Kate has long hair because she has no patience with making idle conversation at hair salons, so stopped getting it cut. When Pyotr, her father’s lab assistant, first sees her, “he was gazing at Kate admiringly. Men often wore that look when they first saw her, It was due to a bunch of dead cells: her hair, which was blue-black and billowy and extended below her waist.”
Pyotr has come to America on an O-1 visa, which “means that he possesses some extraordinary skill or knowledge that no one here in this country has.” But he is on the third year of his three-year visa, and he and Kate’s father are not finished with their research project. Kate’s father asks her to marry him so he can stay in the country, but not as a real marriage—he envisions that things will stay as they are, with Kate running his household and Pyotr moving into a spare room.
The first time her father mentions marrying Pyotr, Kate tells him “very funny” and goes on with what she has been doing. The second time she is at first disbelieving, saying “You’re saying you want me to marry someone I don’t even know so that you can hang onto your research assistant.” Then she is hurt, discovering that “you could really feel physically wounded if someone hurt your feelings badly enough.” Pyotr comes to apologize, saying it “was inconsiderate of us to ask you to deceive your government….I think Americans feel guilt about such things.”
Kate tells him she accepts his apology, following that with “So. See you around.” But he doesn’t leave. He tells her that it “Was a foolish notion anyhow….It is evident you could choose any husband you want. You are very independent girl.” They actually have a conversation, partly because Kate finds that “there was a certain liberation in talking to a man who didn’t have a full grasp of English.” Eventually, though, they talk about that, too, and get more insight into the way each of them communicates.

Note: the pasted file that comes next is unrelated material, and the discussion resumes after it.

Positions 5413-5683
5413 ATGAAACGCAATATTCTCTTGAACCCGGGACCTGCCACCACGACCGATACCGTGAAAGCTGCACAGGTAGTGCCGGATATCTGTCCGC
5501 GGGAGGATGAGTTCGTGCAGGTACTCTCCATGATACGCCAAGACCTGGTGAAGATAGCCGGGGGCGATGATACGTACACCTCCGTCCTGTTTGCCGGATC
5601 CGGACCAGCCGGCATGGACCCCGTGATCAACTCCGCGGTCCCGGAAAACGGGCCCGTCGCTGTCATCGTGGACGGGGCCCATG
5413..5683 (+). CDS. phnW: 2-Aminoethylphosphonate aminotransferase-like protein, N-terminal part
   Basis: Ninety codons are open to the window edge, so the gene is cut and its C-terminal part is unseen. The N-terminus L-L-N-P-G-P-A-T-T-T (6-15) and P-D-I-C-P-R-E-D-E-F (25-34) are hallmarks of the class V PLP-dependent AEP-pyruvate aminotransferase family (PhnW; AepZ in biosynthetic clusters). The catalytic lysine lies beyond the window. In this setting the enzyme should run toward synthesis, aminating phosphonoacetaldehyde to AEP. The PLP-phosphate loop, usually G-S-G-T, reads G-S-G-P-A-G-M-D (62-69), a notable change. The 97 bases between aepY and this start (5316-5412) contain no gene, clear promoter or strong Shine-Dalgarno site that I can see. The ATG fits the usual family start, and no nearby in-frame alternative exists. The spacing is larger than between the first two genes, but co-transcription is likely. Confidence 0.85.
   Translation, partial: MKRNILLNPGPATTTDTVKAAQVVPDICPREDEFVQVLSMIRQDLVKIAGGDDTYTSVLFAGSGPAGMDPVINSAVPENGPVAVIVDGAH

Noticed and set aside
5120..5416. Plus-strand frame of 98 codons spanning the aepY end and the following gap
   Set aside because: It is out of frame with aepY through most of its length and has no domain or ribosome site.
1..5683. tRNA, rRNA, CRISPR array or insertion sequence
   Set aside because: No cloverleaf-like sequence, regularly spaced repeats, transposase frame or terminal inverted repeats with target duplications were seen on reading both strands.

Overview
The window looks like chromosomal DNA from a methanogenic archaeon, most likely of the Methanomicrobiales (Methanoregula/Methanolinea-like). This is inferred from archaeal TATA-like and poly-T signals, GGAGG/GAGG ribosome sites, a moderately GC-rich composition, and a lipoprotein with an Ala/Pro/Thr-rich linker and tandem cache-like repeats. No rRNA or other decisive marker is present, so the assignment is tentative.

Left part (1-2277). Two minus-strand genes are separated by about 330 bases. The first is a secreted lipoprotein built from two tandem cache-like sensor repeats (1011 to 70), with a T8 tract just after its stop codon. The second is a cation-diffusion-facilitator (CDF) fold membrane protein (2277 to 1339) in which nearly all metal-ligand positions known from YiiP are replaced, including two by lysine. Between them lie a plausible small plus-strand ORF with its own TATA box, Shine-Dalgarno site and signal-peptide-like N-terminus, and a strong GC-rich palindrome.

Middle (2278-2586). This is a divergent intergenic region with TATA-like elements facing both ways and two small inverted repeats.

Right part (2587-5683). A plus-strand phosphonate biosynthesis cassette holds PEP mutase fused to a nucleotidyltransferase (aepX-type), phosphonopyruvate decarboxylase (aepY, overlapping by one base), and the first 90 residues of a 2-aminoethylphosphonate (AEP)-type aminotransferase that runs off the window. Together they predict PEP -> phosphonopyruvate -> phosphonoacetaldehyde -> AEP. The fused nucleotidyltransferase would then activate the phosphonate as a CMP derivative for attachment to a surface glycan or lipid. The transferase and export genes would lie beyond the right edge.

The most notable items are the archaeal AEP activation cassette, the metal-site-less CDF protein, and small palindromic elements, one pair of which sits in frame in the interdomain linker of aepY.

After this conversation, Kate softens towards the idea of the marriage-for-visa. She says to her father “If it’s just a formality…if it’s just some little legal thing that would allow you to change his visa status and after that we could reverse it…” So they go ahead with the idea.
To Pyotr, Kate says “not a step of this plan involves anybody being crazy about anybody” and he seems to agree. He also seems to appreciate her special qualities, though, and relish the thought of acquiring in-laws, as he has no family of his own.
During a dinner with her family, which Pyotr cooked, he announces that Kate will be moving in with him, and her father argues that he will be moving in with them. Mr. Battista says “But I thought we discussed this” and Pyotr says “we discussed this and I said no.” We see Kate liking the idea of moving to her own place, and Pyotr firing down any opposition.